40-4-Steve: Carquinez Bridge (affiliate link)

The new span of the Bay Bridge has a pedestrian path, so I'm sure that's in our future! 

Tuesday, June 20, 2017

US State Flag Trivia

I've been working on a HUGE project that I will reveal soon. (If you're particularly observant and reading this from my blog rather than over email or a reader, you may have already noticed the first stage!) As part of my project, I've been using my beloved PicMonkey to make graphics for each of the 50 state flags. In the process, I've learned a lot about each of the flags and thought it would be fun to put together some trivia for you. 


US State Flag Trivia

1) What is the only state flag that has two different designs on the front and the back?

2) What is the only state flag that is not rectangular? 

3) What state has been using their current flag design for the longest amount of time?

4) Which state redesigned their flag most recently?

5) Which state flag is the only one with blood as part of the design?

6) What is the only state flag that has stars representing its order of admission to the US?

7) What state flag was voted as the best designed flag among all states, territories and Canadian provinces?

8) Which state flag is the only one to feature a president on it?

9) Which TWO states have ensigns (flags for use at sea) that differ from their standard flags?

10) Which state flag was designed by a 13-year old boy?

(answers below)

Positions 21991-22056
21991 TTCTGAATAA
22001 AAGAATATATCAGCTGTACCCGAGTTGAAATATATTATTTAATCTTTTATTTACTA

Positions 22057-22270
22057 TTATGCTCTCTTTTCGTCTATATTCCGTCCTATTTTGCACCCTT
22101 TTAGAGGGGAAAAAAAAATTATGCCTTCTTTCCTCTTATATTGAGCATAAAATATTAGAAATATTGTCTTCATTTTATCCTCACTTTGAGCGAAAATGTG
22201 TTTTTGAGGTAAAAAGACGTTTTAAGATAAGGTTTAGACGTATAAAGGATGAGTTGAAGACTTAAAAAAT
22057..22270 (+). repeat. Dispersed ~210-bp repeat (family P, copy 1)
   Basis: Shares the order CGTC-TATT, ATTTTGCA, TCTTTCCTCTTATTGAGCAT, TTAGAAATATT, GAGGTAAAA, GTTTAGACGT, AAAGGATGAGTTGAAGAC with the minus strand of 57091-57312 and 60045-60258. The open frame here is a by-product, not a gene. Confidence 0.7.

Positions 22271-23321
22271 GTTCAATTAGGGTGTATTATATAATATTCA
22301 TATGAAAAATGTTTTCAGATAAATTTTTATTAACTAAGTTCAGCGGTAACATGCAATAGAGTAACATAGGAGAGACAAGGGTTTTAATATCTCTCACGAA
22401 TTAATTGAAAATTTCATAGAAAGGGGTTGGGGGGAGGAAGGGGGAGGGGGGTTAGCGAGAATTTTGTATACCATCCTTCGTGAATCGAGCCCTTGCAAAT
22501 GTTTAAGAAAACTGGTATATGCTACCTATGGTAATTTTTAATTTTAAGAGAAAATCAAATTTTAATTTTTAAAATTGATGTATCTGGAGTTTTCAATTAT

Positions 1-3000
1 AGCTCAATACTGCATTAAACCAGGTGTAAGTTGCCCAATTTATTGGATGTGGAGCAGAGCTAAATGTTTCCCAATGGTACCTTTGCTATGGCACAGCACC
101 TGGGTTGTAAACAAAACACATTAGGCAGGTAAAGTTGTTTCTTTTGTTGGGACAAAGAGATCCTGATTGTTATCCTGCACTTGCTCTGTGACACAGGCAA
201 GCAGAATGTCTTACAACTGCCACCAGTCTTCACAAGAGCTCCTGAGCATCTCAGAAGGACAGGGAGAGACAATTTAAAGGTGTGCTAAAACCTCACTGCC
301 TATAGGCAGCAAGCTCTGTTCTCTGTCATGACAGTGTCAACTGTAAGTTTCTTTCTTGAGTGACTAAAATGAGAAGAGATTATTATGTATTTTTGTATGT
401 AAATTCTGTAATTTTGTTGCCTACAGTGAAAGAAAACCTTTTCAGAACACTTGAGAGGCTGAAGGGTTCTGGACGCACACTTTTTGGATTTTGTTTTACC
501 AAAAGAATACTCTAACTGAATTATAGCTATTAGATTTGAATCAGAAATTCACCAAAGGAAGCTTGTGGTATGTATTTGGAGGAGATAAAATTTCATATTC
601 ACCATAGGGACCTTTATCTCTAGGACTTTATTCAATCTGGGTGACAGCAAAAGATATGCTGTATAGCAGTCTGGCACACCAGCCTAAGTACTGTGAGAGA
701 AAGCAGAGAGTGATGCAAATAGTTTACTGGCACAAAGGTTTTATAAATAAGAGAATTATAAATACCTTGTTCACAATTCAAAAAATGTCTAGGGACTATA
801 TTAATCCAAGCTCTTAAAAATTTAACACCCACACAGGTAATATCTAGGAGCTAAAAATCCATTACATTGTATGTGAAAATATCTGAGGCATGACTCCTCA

1) Oregon is the only state flag with different designs on the front and back.


2) Ohio is the only state with a flag that isn't rectangular. 

3) Hawaii has been using their flag since 1845 - long before statehood!

4) Utah redesigned their flag most recently, in February 2011. 

5) Louisiana has the only state flag with blood as part of the design

6) Indiana has 19 stars, representing the fact that it was admitted as the 19th state. 

7) New Mexico was voted as the best-designed state flag in a 2001 survey

8) Washington's state flag is the only one to feature a US president.

9) Both Massachusetts and Maine fly a different version of their state flags when at sea.


10) The Alaskan flag was designed by a 13-year old boy

How did you do? A week ago, I would have gotten two for sure and possibly two more. Let me know in the comments how many questions you got right out of ten!

Monday, June 19, 2017

Nature Scavenger Hunt

I've had so much fun teaching US history to Trevor's fifth grade class! My last day with them was not to teach history, but rather to lead a nature hike and teach about the local flora and fauna. To explain how this came to be, I have to back up a bit.